Id. Sec. 950, at 795 (quoting 2 J. Wigmore, Evidence, Sec. 949, at 1084). To infer bias against these white police officer defendants on the basis of Outley's prior lawsuits against other police officers is simply "too remote." Proof of Outley's prior lawsuits might be probative as to bias, but their existence alone is hardly conclusive on the issue. In order for a jury properly to consider them, the particular details of each action, and the extent to which the bringing of each action was justified, must be before the jury. Opening up this area thus invites detailed inquiries, denials, and explanations, likely to lead to multifariousness and a confusion of issues. Id. Secs. 951, 952, at 796-99. As such, at least in this case, it is an area of examination better left closed.


To determine whether the improper statements made by the counsel for the City during opening and closing arguments and the questions concerning Outley's prior litigation history warrant reversal of the 1981 action, we look to the particulars of the entire trial and the likelihood that Outley suffered genuine prejudice. We hold that he has. This is a case which hung on the plaintiff's credibility. While we recognize that there was other evidence which served to impeach Outley's credibility, we believe that the initial improper comments by the City's attorney were likely to create in the mind of each juror a view of the plaintiff which was reinforced by improper questioning on two separate occasions, and capped off by the prejudicial remarks on summation. The trial proceeded from opening statements to summation in a little over two days. In addition, the court gave no adequate limiting instructions to the jury.6 We feel that in this context it was likely that the jury regarded Outley first and foremost as a bringer of nuisance lawsuits, and that as a result his claims did not receive a fair hearing.


Reversed and remanded as to both actions, to be tried before a different district judge.


Fed.R.Civ.P. 26(e)(1) provides:

(e) Supplementation of Responses. A party who has responded to a request for discovery with a response that was complete when made is under no duty to supplement his response to include information thereafter acquired, except as follows:

(1) A party is under a duty seasonably to supplement his response with respect to any question directly addressed to (A) the identity and location of persons having knowledge of discoverable matters, and (B) the identity of each person expected to be called as an expert witness at trial, the subject matter on which he is expected to testify, and the substance of his testimony.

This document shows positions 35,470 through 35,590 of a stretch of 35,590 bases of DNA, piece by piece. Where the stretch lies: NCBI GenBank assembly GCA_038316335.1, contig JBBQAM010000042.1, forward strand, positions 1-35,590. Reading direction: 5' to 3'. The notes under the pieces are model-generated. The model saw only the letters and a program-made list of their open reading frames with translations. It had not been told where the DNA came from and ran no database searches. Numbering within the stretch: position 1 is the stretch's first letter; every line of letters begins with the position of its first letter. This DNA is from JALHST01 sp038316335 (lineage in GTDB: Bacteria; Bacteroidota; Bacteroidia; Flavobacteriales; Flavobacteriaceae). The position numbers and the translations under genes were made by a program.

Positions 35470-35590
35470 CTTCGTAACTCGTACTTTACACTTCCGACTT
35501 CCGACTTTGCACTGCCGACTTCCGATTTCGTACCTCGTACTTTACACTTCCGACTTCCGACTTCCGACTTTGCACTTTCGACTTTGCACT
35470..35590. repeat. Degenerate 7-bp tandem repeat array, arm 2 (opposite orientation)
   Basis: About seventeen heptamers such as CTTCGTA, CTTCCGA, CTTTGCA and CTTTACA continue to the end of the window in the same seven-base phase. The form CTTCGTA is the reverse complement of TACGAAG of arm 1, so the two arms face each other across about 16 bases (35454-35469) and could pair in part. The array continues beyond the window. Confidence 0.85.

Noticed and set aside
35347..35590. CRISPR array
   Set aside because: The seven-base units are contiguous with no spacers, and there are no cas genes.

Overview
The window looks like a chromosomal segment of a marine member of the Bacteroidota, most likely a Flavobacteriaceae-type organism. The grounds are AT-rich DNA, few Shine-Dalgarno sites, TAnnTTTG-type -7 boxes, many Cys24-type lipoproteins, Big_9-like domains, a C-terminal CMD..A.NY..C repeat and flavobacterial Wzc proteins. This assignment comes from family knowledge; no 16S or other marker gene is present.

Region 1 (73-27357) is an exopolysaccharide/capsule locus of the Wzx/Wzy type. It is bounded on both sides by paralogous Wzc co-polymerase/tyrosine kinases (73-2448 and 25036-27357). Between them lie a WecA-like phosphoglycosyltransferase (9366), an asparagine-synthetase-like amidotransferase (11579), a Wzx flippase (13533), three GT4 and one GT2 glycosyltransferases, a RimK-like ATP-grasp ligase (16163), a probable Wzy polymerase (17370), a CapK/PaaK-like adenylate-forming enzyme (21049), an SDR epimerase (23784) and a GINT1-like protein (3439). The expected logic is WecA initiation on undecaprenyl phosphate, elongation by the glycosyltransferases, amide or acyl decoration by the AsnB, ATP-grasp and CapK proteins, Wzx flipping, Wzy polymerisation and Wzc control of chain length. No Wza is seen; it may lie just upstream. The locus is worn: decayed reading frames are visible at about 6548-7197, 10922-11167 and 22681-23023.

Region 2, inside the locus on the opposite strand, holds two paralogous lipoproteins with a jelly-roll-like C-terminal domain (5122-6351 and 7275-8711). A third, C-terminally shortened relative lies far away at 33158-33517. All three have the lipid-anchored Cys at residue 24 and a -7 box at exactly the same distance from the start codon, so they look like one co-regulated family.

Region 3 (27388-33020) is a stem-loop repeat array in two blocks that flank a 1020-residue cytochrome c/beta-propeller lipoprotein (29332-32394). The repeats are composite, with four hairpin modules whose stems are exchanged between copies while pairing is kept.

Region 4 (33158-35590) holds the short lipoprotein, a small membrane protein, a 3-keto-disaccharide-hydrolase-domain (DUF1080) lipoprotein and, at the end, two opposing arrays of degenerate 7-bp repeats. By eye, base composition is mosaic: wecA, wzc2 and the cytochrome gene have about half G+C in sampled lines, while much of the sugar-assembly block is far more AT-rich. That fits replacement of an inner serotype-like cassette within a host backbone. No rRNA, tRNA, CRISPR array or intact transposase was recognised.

It appears that counsel was incorrect; he had interviewed the two ten days earlier but must have had their addresses before then


Defense counsel also asked Outley, on cross-examination in his first appearance on the stand, "[I]sn't it true that since 1979 you have brought at least four lawsuits in this federal court and one lawsuit in federal court in Brooklyn, and one lawsuit in state court?" After the court denied Outley's objection, and Outley answered in the affirmative, defense counsel continued, "So in those seven years you have brought at least six lawsuits, isn't that true?" The defense also noted Outley's prior litigation history several times during summation, referring to Outley's "pattern and practice of bringing lawsuit after lawsuit against the City of New York Police Officers and others," and noting that "Mr. Outley is no stranger to litigation."


We note that this line of questioning occurred during the trial relative to the 1984 incident, as to which we have already reversed. However, because our decision to reverse and remand as to the 1981 incident rests in part on the prejudicial impact of the improper statements and questions throughout the entire trial, we discuss whether the evidence was properly admitted


Abel is also factually quite different from this case. In Abel the focal question was whether the prosecution could call a rebuttal witness to discredit a defense witness, on the basis of the defense witness's membership in a secret prison gang, after the defense witness had denied his membership. More importantly, the testimony elicited was to show particular bias on the part of the defense witness in favor of the defendant, rather than a generalized dislike of some class of persons. The court described bias as "a term used in the 'common law of evidence' to describe the relationship between a party and a witness which might lead the witness to slant, unconsciously or otherwise, his testimony in favor of or against a party." 469 U.S. at 52, 105 S.Ct. at 469. The City is using bias in a much different way, to include Outley's general feelings toward white police officers, not the particular officers on trial. Such tendencies are more properly analyzed as within the definition of character


The failure to give a limiting instruction is not in itself determinative, especially in light of the fact that plaintiff's counsel failed to request such an instruction. However, we feel it appropriate to consider the absence of such an instruction in assessing the overall prejudice suffered by Outley